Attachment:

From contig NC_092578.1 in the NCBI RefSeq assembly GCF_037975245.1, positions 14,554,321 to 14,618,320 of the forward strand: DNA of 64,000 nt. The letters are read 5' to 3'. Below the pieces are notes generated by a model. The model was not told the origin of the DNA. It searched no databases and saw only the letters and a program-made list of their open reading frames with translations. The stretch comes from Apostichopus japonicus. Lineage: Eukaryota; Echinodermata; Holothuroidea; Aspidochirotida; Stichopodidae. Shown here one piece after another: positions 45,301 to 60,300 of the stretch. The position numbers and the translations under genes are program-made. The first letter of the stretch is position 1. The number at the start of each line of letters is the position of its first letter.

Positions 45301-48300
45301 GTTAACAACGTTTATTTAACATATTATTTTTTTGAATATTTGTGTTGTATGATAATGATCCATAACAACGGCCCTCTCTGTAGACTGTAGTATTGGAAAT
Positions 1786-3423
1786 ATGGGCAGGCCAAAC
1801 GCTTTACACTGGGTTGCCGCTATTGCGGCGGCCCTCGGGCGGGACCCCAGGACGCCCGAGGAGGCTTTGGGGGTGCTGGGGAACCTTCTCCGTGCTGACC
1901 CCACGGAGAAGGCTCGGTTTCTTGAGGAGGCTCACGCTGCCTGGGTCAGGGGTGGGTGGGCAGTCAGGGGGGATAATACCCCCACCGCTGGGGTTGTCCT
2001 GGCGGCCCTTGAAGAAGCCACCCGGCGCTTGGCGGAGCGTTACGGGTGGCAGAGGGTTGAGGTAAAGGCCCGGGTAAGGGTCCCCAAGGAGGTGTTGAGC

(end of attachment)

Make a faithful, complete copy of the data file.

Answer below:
From contig NC_092578.1 in the NCBI RefSeq assembly GCF_037975245.1, positions 14,554,321 to 14,618,320 of the forward strand: DNA of 64,000 nt. The letters are read 5' to 3'. Below the pieces are notes generated by a model. The model was not told the origin of the DNA. It searched no databases and saw only the letters and a program-made list of their open reading frames with translations. The stretch comes from Apostichopus japonicus. Lineage: Eukaryota; Echinodermata; Holothuroidea; Aspidochirotida; Stichopodidae. Shown here one piece after another: positions 45,301 to 60,300 of the stretch. The position numbers and the translations under genes are program-made. The first letter of the stretch is position 1. The number at the start of each line of letters is the position of its first letter.

Positions 45301-48300
45301 GTTAACAACGTTTATTTAACATATTATTTTTTTGAATATTTGTGTTGTATGATAATGATCCATAACAACGGCCCTCTCTGTAGACTGTAGTATTGGAAAT
Positions 1786-3423
1786 ATGGGCAGGCCAAAC
1801 GCTTTACACTGGGTTGCCGCTATTGCGGCGGCCCTCGGGCGGGACCCCAGGACGCCCGAGGAGGCTTTGGGGGTGCTGGGGAACCTTCTCCGTGCTGACC
1901 CCACGGAGAAGGCTCGGTTTCTTGAGGAGGCTCACGCTGCCTGGGTCAGGGGTGGGTGGGCAGTCAGGGGGGATAATACCCCCACCGCTGGGGTTGTCCT
2001 GGCGGCCCTTGAAGAAGCCACCCGGCGCTTGGCGGAGCGTTACGGGTGGCAGAGGGTTGAGGTAAAGGCCCGGGTAAGGGTCCCCAAGGAGGTGTTGAGC